Medical Malpractice and Personal Injury Law Blog

Zantac: When a Common Drug for Heartburn Causes Cancer

Posted by Briggs Bedigian | Feb 18, 2020 | 0 Comments

For those of you who suffer from heartburn, Zantac may be a familiar name. Zantac, the brand name for ranitidine, is a common medication for heartburn. The drug helps decrease stomach acid by blocking histamine receptors in the stomach, and as such is also known as an H2 blocker or H2 antagonist. It is also used to treat:

  • ulcers of the stomach and intestines;
  • indigestion;
  • erosive esophagitis, gastroesophageal reflux disease (GERD);
  • Zollinger-Ellison syndrome; and
  • other stomach and throat conditions.

The drug is available with or without a prescription – so it's pretty accessible by just about anyone. The problem is this: it's now been linked to cancer. Here's what you should know if you have used Zantac in the past and have now been diagnosed with cancer.

Has Zantac been linked to cancer?

Zantac has recently been linked to cancer. In a 2019 petition filed with the Food & Drug Administration (FDA), claims were made that Zantac exposed patients to high levels of N-nitrosodimethylamine (NDMA). Voluntary recalls started soon thereafter with two new recalls of generic brands occurring at the beginning of January 2020:

  1. Appco Pharma LLC recalled its prescription ranitidine hydrochloride capsules; and
  2. Northwind Pharmaceuticals recalled its prescription ranitidine tablets (150 mg and 300 mg) that are manufactured by Glenmark Pharmaceutical Inc.

Currently, the FDA is advising companies to recall their ranitidine products if tests indicate levels of NDMA are above acceptable daily intake levels. Acceptable daily intake levels are either:

  • 96 nanograms per day; or
  • 0.32 parts per million for ranitidine.

NDMA is the link between ranitidine and cancer. NDMA is an environmental contaminant found in water and foods – like dairy, vegetables, and grilled meats. It has been classified as a probable carcinogen by many agencies. For example, the Environmental Protection Agency (EPA) states that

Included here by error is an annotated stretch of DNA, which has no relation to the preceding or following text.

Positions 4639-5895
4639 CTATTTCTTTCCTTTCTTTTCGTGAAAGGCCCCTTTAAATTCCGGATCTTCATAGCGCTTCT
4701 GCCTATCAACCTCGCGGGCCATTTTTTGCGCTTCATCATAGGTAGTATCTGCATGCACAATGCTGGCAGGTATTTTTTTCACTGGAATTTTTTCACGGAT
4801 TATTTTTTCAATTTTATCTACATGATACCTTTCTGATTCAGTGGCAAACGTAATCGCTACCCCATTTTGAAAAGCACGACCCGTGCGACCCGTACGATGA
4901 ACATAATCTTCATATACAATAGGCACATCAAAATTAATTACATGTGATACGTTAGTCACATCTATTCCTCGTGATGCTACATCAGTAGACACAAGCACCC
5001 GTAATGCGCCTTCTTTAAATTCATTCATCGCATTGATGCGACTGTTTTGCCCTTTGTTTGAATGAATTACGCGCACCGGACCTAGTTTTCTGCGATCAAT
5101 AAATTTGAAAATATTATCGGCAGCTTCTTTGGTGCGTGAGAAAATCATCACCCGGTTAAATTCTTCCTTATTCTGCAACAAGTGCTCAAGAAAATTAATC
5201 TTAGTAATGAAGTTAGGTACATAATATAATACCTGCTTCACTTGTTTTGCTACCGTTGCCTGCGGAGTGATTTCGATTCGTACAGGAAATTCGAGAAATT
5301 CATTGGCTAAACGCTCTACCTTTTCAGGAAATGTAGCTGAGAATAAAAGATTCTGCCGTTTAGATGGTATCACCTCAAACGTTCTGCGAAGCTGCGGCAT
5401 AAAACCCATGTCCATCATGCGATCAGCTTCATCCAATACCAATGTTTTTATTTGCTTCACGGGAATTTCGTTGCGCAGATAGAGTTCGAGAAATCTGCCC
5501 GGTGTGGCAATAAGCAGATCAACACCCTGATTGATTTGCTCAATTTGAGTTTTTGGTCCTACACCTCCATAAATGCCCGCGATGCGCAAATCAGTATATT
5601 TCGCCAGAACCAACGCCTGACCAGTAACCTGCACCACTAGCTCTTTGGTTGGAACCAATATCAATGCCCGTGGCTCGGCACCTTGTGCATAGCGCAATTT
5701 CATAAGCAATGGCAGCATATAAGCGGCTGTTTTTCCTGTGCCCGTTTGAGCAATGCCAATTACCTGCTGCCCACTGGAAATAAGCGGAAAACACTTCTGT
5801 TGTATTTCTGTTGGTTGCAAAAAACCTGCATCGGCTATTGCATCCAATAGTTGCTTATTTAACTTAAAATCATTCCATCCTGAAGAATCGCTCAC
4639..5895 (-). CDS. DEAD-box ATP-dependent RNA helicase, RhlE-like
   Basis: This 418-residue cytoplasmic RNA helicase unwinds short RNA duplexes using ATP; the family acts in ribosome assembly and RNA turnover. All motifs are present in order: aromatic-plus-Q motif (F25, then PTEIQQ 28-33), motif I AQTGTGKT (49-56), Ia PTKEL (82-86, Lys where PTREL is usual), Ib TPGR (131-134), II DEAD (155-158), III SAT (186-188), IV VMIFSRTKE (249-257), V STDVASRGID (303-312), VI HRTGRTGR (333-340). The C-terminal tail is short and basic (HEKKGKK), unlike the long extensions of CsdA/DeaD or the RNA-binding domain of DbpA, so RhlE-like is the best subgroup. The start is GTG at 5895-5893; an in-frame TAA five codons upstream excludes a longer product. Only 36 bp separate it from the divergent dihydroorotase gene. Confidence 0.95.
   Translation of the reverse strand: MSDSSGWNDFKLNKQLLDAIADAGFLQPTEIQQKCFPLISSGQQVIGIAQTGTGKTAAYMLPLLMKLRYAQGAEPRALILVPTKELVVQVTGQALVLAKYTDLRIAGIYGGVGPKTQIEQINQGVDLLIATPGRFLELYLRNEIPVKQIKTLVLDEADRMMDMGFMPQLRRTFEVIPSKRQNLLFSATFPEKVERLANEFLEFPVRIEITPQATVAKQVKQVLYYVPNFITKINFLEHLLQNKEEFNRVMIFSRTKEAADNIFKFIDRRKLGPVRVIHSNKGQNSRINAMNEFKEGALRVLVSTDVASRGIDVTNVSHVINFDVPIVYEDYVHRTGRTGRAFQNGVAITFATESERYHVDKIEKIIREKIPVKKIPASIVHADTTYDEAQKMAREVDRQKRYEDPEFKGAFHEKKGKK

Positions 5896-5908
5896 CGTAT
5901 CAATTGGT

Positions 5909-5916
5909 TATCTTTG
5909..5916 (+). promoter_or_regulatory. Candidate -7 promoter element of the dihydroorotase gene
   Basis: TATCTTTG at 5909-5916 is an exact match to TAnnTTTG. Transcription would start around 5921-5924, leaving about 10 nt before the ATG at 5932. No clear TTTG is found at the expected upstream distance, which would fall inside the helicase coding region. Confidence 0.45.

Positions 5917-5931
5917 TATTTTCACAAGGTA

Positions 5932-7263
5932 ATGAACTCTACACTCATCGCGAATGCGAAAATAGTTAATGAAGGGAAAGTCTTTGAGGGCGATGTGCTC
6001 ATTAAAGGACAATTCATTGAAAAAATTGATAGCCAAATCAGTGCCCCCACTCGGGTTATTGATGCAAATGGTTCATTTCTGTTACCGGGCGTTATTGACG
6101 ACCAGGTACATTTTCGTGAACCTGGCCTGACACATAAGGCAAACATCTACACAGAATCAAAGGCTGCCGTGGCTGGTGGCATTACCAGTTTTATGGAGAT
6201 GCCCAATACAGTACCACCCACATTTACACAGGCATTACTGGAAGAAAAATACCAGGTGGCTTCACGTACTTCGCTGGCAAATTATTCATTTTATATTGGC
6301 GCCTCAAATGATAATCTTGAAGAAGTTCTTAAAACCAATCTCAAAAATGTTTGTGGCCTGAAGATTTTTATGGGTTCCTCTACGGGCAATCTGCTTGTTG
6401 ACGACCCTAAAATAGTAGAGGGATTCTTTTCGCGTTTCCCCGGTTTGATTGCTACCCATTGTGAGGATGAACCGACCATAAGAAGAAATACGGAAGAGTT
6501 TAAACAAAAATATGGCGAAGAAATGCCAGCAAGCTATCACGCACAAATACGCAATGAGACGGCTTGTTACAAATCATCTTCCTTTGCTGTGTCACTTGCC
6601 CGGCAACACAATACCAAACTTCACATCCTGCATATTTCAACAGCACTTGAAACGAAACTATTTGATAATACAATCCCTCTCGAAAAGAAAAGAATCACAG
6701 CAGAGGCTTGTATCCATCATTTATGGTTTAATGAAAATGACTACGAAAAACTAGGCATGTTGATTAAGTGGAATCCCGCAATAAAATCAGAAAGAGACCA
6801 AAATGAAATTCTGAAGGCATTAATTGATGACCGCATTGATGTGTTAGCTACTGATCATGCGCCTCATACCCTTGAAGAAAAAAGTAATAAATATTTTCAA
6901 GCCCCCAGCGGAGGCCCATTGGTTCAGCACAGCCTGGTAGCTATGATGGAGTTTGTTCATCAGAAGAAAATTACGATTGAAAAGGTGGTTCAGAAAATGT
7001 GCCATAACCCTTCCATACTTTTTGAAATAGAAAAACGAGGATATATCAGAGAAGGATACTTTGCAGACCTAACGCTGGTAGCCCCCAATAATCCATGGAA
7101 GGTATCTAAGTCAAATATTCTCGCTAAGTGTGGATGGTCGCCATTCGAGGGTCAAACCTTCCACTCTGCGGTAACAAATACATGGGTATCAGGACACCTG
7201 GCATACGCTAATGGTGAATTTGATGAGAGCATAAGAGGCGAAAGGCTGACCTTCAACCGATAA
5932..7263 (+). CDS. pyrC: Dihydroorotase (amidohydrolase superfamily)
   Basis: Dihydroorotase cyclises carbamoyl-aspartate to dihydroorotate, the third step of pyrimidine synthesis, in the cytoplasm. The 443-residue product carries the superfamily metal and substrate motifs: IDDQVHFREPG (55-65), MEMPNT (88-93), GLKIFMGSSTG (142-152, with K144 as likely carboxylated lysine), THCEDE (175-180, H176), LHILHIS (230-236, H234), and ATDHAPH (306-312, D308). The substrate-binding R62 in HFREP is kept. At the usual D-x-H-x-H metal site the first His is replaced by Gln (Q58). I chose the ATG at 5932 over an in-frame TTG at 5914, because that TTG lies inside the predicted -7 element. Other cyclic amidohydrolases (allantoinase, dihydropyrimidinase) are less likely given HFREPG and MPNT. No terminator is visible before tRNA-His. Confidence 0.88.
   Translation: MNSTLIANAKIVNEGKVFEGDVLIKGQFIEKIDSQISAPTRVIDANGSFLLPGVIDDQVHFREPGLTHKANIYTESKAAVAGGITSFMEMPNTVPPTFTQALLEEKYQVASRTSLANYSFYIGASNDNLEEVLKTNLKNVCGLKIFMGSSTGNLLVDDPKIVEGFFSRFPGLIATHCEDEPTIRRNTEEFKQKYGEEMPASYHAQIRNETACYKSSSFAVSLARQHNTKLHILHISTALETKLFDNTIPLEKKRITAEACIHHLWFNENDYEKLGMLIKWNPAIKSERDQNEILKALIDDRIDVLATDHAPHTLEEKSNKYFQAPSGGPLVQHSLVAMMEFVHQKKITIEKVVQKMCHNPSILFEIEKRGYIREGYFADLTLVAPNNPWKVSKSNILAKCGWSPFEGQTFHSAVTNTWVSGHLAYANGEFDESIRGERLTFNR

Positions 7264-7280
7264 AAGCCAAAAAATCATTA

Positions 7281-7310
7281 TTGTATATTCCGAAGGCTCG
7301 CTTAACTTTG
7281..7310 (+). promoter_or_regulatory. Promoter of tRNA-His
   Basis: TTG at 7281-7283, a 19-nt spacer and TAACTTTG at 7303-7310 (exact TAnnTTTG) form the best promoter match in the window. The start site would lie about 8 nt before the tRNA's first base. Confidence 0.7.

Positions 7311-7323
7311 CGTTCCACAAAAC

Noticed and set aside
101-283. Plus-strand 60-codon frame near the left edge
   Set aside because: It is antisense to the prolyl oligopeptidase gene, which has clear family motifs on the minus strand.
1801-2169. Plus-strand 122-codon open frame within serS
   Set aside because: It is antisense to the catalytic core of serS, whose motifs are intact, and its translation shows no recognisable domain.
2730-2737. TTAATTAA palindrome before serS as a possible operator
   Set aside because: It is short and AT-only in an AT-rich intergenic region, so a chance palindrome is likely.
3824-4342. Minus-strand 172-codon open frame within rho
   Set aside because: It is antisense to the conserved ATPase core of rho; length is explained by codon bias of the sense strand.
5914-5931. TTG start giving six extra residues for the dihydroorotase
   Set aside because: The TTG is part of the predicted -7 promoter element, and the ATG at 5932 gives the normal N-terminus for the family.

NDMA is a semivolatile organic chemical that forms in both industrial and natural processes. It is [a] member of N-ni-trosamines, a family of potent carcinogens.

The World Health Organization states that

[t]here is conclusive evidence that NDMA is a potent carcinogen in experimental animals by several routes of exposure, including through ingestion of drinking-water. NDMA has been classified by IARC as probably carcinogenic to humans.

NDMA has been named a carcinogen by the National Toxicology Program and is also listed on California's regularly updated Proposition 65 list, which catalogs carcinogens for consumer awareness.

What Cancers Have Been Linked to Zantac?

A number of cancers have been linked to NDMA exposure. The most common cancers are:

  • stomach cancer
  • small intestine cancer
  • colorectal cancer
  • esophageal cancer
  • liver.

In more limited cases, there has been a connection made between NDMA exposure and the following cancers:

  • early-onset prostate cancer
  • pancreatic cancer
  • leukemia
  • non-Hodgkin's Lymphoma
  • multiple myeloma.

Cancers, however, can be caused by many factors. To be compensated, you will have to prove that your cancer was caused by Zantac or a generic brand of it.

Who Should You Contact about Your Zantac Cancer Concerns?

If you believe Zantac use is the cause of your cancer, you may want to first talk to your doctor about it. You can, however, always contact an attorney who focuses on personal injury, defective medical products, and medical malpractice. An attorney can thoroughly review your case and advise you on your options at no initial cost to you. 

About the Author

Briggs Bedigian

H. Briggs Bedigian (“Briggs”) is a founding partner of Gilman & Bedigian, LLC.  Prior to forming Gilman & Bedigian, LLC, Briggs was a partner at Wais, Vogelstein and Bedigian, LLC, where he was the head of the firm's litigation practice.  Briggs' legal practice is focused on representing clients involved in medical malpractice and catastrophic personal injury cases. 

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